Bridget Ofori, Isaac Oraweme
We all know how the story goes: African slaves were kidnapped, taken thousands of miles from what they knew, from the land of their birth, and then sold into a life of involuntary servitude. Unfortunately, there is no paper trail detailing the exact origins of these Africans that were stolen from their homes. We are talking about an era when individuals were sold and resold like cattle, an era where no one was concerned about recording the family trees of said “cattle”. This, is the experience of Africans, most notably those who were transplanted to the Americas during that era, during slavery.
The institution of slavery was and still is deeply personal for many, but also a unique experience for people of African Descent specifically those Africans that were transported to America. If you ask a black immigrant anywhere about their ethnic background, you will probably be confronted by a person proudly proclaiming: I’m “Jamaican”, “Nigerian”, “Ghanaian”, and “Gambian”. If you asked people whose history is tied to the slave trade if they know their origin(s), you will probably receive a solemn look followed by the words, “I have no idea”. During the slave trade, Black people were stripped of their names, history, and humanity. Those who tried to reclaim what was taken from them or attempted to discover their origins were killed upon capture.
Today, there is a new awakening, a new found curiosity amongst people of African Descent. This awakening can only be described as the thirst for knowledge. The urge to discover, or actually, to rediscover and to reclaim their long lost history. This retracing is the Sankofa, the Voyageback to the land of birth of your ancestors’ ancestors. In order to make that Voyageback, you must connect the dots to know your history, roots and your land of origin. For most, the only real way to retrace their roots is through a DNA test which will reveal their ancestry.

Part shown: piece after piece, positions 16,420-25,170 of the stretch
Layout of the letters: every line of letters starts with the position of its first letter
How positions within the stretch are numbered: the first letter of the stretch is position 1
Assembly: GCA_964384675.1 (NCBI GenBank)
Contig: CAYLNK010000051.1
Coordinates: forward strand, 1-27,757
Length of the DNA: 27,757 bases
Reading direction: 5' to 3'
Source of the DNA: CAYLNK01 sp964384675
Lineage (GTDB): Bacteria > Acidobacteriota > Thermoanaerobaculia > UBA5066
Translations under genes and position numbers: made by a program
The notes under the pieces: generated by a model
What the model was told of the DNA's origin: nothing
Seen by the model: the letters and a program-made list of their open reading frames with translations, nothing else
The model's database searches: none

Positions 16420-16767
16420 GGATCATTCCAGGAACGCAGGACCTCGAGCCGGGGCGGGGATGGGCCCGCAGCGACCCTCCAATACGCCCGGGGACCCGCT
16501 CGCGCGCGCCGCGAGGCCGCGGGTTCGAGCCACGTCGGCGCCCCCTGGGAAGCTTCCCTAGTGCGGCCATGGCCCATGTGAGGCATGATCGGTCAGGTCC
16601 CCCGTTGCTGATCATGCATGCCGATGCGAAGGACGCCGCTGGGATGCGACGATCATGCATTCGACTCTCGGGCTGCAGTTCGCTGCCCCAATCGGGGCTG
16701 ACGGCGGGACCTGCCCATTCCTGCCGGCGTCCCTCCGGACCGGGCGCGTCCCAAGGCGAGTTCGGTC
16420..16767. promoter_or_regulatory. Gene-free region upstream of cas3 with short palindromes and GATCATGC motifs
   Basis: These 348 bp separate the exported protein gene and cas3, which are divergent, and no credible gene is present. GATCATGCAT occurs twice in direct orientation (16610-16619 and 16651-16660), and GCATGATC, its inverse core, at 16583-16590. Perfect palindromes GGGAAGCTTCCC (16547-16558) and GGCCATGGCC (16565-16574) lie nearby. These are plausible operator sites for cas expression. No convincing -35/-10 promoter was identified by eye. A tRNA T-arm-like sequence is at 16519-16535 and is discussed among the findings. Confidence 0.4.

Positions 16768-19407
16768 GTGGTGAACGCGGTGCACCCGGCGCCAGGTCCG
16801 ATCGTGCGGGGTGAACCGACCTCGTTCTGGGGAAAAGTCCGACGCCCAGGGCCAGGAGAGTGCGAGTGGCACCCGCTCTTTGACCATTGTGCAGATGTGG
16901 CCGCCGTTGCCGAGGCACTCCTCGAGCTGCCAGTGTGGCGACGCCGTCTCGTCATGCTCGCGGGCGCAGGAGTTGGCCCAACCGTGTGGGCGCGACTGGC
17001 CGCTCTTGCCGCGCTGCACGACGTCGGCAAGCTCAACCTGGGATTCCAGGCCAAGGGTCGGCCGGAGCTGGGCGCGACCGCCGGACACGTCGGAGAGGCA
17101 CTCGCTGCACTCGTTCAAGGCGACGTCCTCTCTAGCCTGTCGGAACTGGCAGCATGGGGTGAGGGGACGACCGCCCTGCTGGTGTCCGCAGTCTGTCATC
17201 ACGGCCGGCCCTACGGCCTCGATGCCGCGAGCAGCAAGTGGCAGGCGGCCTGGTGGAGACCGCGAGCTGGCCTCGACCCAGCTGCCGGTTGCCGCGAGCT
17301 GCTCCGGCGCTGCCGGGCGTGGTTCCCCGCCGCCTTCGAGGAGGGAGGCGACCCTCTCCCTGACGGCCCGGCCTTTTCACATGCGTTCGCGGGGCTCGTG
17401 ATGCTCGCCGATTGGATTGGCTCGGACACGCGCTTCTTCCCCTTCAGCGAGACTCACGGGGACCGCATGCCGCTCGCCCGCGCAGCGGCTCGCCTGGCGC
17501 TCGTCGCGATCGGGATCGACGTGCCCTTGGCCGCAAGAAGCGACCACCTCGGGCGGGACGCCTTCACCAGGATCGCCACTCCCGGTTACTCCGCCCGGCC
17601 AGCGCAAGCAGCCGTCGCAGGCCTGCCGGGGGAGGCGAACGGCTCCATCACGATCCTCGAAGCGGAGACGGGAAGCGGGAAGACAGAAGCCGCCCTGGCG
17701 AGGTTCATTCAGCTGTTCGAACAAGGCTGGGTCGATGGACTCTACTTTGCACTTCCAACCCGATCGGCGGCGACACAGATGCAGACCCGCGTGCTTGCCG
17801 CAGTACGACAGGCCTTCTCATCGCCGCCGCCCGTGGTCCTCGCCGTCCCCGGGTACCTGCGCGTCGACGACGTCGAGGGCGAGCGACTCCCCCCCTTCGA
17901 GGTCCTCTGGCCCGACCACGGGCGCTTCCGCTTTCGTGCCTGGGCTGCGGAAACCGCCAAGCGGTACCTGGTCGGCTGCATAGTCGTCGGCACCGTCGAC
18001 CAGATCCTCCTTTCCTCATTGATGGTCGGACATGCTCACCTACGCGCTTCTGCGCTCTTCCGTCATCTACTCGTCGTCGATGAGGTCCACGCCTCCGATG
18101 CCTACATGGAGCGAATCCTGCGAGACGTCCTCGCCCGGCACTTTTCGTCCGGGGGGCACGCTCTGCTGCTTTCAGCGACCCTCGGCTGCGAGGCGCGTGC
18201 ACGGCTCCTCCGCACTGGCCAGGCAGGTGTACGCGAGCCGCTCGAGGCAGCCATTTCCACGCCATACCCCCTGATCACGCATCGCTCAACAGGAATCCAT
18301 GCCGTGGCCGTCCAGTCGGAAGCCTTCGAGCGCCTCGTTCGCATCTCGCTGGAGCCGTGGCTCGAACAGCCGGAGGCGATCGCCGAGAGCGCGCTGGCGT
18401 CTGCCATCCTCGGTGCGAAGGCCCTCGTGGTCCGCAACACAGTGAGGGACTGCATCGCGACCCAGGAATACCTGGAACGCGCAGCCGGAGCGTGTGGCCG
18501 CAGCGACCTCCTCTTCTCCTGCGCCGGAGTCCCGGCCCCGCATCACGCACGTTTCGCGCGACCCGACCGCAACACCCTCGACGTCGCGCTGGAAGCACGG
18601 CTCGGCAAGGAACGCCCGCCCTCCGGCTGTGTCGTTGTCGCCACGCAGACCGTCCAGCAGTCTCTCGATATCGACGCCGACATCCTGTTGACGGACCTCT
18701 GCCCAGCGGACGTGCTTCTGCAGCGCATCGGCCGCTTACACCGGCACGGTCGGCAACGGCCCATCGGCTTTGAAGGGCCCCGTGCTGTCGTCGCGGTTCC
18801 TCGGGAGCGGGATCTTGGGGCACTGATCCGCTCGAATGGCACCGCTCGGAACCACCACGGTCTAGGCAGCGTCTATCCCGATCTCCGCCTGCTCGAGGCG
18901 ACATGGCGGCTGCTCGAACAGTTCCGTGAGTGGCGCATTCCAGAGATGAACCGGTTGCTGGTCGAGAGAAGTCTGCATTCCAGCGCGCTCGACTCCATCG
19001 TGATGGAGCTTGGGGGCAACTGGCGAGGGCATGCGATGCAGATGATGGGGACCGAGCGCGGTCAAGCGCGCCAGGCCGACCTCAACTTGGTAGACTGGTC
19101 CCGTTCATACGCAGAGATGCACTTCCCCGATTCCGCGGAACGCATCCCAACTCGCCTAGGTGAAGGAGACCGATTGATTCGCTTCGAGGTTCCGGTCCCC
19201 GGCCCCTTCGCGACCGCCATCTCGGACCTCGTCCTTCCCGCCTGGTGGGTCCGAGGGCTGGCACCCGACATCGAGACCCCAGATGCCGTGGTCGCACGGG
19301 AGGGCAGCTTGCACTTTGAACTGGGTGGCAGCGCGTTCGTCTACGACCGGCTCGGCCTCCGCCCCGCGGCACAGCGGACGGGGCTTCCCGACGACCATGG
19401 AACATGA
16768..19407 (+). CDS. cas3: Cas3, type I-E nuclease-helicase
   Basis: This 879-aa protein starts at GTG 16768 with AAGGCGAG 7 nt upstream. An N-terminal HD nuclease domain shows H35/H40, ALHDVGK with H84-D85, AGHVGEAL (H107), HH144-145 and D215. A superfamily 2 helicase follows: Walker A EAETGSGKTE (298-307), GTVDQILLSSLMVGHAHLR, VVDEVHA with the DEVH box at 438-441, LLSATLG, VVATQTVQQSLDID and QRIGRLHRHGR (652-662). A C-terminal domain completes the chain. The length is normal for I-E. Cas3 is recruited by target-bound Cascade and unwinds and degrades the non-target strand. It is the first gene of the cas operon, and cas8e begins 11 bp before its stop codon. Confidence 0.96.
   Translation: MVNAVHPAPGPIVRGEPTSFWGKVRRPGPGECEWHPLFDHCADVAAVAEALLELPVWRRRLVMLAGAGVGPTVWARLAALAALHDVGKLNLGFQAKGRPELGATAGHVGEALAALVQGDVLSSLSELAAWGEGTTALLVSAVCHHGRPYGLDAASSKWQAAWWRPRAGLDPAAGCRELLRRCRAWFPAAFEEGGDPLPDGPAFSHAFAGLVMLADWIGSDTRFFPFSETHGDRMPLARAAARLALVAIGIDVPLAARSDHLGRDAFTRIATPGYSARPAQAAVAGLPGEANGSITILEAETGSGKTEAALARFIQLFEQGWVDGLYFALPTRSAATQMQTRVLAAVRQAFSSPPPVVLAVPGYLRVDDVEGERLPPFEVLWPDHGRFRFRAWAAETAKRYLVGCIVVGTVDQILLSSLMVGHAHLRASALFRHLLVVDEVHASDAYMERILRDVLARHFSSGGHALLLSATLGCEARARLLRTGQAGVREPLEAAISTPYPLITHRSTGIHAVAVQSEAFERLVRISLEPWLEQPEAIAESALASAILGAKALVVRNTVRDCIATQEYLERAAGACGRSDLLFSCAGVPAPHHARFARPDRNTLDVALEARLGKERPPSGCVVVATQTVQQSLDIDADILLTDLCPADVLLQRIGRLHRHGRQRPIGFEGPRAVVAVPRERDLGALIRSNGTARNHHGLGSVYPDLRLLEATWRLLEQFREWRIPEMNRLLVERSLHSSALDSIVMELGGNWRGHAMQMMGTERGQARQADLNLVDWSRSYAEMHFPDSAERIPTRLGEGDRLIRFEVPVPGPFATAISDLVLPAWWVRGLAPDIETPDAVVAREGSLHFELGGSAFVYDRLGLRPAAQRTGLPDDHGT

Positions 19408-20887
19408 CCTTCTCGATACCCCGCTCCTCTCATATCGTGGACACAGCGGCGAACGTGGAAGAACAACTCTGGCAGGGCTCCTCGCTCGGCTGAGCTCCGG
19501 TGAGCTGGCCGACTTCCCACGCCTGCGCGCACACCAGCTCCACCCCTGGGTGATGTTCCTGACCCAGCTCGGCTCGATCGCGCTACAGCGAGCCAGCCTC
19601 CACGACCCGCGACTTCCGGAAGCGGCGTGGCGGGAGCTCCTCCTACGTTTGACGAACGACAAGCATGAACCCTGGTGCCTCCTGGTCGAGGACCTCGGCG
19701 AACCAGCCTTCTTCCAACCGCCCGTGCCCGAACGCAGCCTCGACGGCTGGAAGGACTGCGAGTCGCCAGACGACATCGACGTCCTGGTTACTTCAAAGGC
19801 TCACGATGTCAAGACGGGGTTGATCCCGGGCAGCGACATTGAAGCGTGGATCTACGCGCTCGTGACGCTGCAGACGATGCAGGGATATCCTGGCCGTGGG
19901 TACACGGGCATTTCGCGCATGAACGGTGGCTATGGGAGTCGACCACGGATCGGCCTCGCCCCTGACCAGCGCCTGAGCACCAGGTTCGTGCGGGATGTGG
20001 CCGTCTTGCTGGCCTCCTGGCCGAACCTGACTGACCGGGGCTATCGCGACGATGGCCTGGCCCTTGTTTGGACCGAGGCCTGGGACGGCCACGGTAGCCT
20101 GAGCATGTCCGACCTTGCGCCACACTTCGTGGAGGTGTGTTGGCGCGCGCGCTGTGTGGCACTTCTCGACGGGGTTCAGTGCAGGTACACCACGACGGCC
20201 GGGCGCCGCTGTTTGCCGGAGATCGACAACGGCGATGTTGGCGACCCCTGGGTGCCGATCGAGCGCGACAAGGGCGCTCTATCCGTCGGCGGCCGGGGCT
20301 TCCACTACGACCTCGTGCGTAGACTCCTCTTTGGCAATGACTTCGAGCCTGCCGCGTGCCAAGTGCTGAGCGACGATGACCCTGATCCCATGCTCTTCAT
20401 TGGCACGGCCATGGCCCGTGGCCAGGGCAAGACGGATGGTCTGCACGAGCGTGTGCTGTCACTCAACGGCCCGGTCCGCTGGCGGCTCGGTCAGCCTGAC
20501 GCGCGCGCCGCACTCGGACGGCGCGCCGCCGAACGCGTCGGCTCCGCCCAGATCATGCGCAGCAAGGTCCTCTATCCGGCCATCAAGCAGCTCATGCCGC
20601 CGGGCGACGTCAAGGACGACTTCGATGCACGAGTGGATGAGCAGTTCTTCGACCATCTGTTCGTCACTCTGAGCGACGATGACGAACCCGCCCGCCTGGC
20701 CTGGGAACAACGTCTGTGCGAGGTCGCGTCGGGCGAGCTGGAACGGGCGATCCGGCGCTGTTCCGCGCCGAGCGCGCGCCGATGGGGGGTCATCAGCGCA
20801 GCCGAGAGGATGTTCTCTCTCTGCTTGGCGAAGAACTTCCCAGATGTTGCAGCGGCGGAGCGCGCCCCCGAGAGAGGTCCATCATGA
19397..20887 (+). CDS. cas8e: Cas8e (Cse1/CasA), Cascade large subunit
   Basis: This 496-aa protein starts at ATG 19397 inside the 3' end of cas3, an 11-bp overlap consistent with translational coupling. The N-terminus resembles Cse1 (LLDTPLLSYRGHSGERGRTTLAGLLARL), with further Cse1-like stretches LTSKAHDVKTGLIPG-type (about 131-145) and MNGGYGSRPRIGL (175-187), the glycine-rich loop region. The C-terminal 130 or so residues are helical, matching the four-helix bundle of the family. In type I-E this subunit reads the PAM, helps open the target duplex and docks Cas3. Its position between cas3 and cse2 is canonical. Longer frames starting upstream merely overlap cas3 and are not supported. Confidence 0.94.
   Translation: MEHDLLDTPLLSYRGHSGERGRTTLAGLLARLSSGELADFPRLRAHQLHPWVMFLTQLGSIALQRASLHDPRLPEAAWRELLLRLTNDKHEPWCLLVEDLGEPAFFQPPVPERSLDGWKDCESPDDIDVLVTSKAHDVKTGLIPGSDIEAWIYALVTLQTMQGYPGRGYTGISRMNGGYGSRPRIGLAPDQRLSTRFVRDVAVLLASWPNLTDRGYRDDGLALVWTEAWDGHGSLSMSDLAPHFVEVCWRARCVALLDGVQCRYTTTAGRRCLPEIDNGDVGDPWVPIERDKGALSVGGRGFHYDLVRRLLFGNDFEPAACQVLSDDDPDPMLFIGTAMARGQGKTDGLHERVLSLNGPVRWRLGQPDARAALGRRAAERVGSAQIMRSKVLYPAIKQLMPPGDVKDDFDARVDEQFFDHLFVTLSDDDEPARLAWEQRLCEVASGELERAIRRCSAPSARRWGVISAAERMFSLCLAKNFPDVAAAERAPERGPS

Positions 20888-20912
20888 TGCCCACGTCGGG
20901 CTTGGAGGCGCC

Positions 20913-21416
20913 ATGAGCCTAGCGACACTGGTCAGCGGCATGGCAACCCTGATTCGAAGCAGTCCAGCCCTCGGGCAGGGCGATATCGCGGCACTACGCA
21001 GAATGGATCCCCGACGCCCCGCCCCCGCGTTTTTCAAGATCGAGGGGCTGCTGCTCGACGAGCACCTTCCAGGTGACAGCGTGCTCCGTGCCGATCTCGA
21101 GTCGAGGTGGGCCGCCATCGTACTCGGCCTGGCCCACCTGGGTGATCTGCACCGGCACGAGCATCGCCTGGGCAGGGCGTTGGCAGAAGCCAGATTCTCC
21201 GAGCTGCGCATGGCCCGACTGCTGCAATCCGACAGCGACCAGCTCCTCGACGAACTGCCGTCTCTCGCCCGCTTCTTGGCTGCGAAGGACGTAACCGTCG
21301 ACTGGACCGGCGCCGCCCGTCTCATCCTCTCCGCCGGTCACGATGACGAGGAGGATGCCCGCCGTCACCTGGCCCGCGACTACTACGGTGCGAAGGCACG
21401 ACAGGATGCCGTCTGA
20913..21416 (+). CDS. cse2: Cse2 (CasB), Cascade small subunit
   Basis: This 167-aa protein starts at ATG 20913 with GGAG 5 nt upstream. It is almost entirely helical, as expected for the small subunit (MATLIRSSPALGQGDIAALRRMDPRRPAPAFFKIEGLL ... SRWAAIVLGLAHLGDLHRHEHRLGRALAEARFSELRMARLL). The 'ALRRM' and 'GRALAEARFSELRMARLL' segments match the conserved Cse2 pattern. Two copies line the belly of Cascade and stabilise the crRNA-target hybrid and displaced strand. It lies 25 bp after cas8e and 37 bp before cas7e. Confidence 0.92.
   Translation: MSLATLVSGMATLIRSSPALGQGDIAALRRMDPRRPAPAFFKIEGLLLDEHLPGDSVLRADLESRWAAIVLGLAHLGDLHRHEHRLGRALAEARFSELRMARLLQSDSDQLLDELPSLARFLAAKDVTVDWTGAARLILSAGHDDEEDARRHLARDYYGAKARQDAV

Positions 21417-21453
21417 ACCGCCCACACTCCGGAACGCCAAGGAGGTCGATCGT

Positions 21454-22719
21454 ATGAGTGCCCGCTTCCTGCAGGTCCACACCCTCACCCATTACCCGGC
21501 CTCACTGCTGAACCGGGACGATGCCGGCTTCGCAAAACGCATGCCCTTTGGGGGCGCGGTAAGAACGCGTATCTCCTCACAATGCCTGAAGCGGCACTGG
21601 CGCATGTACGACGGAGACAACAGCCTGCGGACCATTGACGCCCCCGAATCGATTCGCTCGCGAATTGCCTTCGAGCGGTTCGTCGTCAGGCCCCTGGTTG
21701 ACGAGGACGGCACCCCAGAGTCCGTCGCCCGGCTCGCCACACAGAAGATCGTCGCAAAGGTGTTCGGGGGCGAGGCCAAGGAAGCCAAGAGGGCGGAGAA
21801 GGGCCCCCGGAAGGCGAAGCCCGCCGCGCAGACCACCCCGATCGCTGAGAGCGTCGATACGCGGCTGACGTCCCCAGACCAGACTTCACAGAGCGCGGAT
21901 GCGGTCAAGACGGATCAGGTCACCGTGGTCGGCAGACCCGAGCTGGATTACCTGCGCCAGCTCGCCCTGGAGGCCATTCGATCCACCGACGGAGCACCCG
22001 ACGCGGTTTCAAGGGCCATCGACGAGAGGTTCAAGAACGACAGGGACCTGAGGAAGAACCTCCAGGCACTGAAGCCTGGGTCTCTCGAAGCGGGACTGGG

DNA testing can now provide the precise ethnic makeup of a person. Now if you were to ask a Black person who has undergone DNA testing about their country of origin you will surely hear something along the lines of “I’m 16% Igbo (Nigeria), 65% Ashanti (Ghana)…” and so forth. While this is part of a larger trend of people taking an interest in their ancestors’ family, cultural, and living backgrounds, for Black people it is a welcome reprieve. You can locate the lands your ancestors were taken from, and go visit.
The question now becomes: What next after you DNA test? What do you intend to do with your discovery? That is where Voyageback comes in. There is so much to be said for the recent trend in people wanting to retrace their history and roots.
It is not uncommon to find Black men and women who are proud of their newly rediscovered African heritage and who are doing everything within their power to connect with the land of their ancestors. It is the longing one has, the quest to know your history, language, and to meet one’s extended family.
The mission and passion of Voyageback is to be that bridge that connects the dots for the Black Diaspora, anywhere in the world all the way to their ancestral lands in Africa. We provide guided tours for those who want to Voyageback to their ancestral lands.
Using your precise ancestral DNA results, we curate unique trips for each individual, with tours tailored to meet your needs. Ranging from a short one week trip to one destination, a multi-country itinerary, or Relocation* services. We are able to not only connect you to your roots, but we promise to do it all on a budget. The goal of these seamlessly curated trips is to ensure that you come away with a sense of understanding, a sense of self, and a sense of closure.
Let’s go to Africa!